A Promising Development Model for Jatropha Biofuels Production in Africa.
E. N. Sawe-TaTEDO
TaTEDO participated in a meeting and public workshop held in Medan, Indonesia focusing on “Sustainability of global trade in biofuels and bio-products which was organized by Greenlight Biofuel Indonesia (GBI) and WIP of Germany from 14th -18th of March 2011, TaTEDO was represented by Mr. E.Sawe.
The workshop and the meeting form a major activity of the project on Global-Bio-Pact which began in February 2010 and is expected to last until January 2013. The events are important aspects of the development of biomass production and conversion systems for sustainability criteria. During the workshop, Mr. Sawe from TaTEDO presented a paper on Biofuel Production from Jatropha in Africa.
The paper informed that, solid biofuels are the main source of energy in African countries for cooking. Other forms of biofuels such as liquid biofuels, ethanol, biodiesel and Straight Vegetable Oil (SVO0 still account for small share of total energy supplies. Africa has a large potential for biofuels production due to large unused land and rural population. Some countries already produce ethanol, (Malawi, Zimbabwe and Ethiopia). Also few countries produce small amount of SVO from Jatropha, mostly for local markets while large scale production of biofuels in Africa is only beginning and most of the African countries are now developing bio-energy policies and projects.
Different biofuel feed-stocks can be used to produce biofuels in Africa. The biofuel feed-stocks with greatest interest are sugarcane for ethanol and Jatropha for SVO and biodiesel production. The focus of the paper was on liquid biofuels production efforts from Jatropha. Jatropha which has potential for biofuels production, has also been used as farm hedges, soap production and medicinal purposes for many years in several African countries. Jatropha, like other biofuel crops offers an opportunity for African countries to produce new cash crops for domestic and export.
Different Jatropha production, processing and marketing models are emerging in Africa. Such models include:
Stand Alone Large Scale Plantations:
Large scale Plantations contracting out growers:In this model Large scale Jatropha plantations have agreement with smallholder farmers to provide inputs and technical support for Jatropha production and in turn the plantations, buy all the seeds from small scale farmers. The potential for positive socio-economic impacts depend on a number of issues including the support and how fair the terms of contracts are.
Contracted small scale farmers producing for private Organizations/ Companies without farms: In this model biofuel companies enter into contracts with local farmers. The model involves smallholders who grow jatropha and contractually linked to a company for seed purchases. The companies do not involve any plantation-based production; instead, they source seeds solely from contracted local farmers and out-growers. These companies are producing oil for export and by–products are converted into jatropha products which can be used locally.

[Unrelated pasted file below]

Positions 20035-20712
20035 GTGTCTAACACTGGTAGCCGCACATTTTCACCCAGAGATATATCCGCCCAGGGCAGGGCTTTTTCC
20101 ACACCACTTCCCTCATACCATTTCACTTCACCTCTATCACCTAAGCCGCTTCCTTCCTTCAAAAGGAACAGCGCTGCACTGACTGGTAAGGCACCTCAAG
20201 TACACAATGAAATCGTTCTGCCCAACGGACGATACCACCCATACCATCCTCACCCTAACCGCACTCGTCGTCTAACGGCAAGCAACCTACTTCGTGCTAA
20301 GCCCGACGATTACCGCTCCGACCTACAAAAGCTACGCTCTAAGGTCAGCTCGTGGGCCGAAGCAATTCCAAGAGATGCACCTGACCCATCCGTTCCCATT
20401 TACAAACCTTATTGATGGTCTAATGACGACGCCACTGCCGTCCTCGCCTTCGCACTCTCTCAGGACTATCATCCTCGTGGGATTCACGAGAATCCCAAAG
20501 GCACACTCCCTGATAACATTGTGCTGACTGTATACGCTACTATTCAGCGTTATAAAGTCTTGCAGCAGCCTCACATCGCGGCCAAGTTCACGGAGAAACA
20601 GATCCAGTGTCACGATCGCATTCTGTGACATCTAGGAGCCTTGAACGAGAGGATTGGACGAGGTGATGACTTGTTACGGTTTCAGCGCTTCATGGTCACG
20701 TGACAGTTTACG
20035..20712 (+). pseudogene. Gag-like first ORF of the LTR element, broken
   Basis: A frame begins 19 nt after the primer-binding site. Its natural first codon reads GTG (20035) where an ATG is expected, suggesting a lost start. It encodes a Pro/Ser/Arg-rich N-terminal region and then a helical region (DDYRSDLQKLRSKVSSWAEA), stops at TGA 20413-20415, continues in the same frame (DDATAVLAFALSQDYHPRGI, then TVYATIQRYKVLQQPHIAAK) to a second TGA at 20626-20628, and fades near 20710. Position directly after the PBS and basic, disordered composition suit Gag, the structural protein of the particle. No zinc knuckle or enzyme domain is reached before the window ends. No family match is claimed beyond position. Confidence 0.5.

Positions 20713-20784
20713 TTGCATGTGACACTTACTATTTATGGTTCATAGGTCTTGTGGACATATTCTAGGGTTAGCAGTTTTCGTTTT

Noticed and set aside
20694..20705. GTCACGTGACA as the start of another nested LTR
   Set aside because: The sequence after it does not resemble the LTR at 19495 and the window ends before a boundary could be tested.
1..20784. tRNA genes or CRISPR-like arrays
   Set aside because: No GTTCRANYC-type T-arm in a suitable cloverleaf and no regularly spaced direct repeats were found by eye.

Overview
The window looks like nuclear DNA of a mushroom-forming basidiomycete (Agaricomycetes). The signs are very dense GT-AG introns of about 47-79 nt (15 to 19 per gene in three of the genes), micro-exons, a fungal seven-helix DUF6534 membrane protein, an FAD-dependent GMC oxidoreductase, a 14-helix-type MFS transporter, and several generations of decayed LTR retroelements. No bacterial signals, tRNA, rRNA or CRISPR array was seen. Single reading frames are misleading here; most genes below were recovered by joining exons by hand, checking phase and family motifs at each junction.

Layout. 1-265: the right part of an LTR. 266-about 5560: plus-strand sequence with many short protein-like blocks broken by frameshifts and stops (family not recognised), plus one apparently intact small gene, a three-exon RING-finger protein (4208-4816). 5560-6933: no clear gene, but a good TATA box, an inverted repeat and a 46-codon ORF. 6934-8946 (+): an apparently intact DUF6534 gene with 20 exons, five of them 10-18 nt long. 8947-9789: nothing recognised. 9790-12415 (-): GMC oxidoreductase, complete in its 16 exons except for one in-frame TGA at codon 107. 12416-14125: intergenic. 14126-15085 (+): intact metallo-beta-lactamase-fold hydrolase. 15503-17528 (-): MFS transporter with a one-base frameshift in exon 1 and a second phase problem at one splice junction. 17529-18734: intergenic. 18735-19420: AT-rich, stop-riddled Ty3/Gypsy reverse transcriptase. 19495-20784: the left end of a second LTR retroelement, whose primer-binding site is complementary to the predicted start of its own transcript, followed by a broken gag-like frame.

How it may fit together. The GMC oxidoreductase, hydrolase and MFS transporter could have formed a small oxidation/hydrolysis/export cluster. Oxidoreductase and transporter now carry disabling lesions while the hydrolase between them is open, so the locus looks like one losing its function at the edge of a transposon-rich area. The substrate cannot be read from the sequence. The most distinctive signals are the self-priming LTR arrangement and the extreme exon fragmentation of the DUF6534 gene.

Independent small scale farmers in Cooperatives: In this model, Small scale farmers are organized in associations/ cooperatives to locally produce process and use oil for soap and energy production and also sell extra oil or seeds to local biodiesel producing companies operating at the district or regional towns. Farmers cooperatives could also have shares in such biodiesel production Companies. This model has highest positive Socio-economic and environmental impacts to African countries, as such should be given adequate support by all stakeholders.
Africa has more than 600 million smallholder farmers who could produce adequate food and biofuels for local and export needs. These farmers need to be supported to organize themselves into associations and cooperatives to access finance and other inputs to cultivate Jatropha and process it for oil (SVO) and biodiesel production, for which there is a huge demand locally and outside Africa. The farmers should be supported in order to form cooperatives and joint venture with districts based local biodiesel production company to meet growing biodiesel local demand and export.
Jatropha production through large scale plantations in Africa is growing rapidly despite several real and potential threats such as loss of rights to customary lands, marginalization of local people, negative environmental impacts, little public awareness and knowledge on Jatropha, lower food security due to land and labor competition, water conflicts in irrigation schemes e.g. in Kenya and absence of appropriate policy and regulatory framework.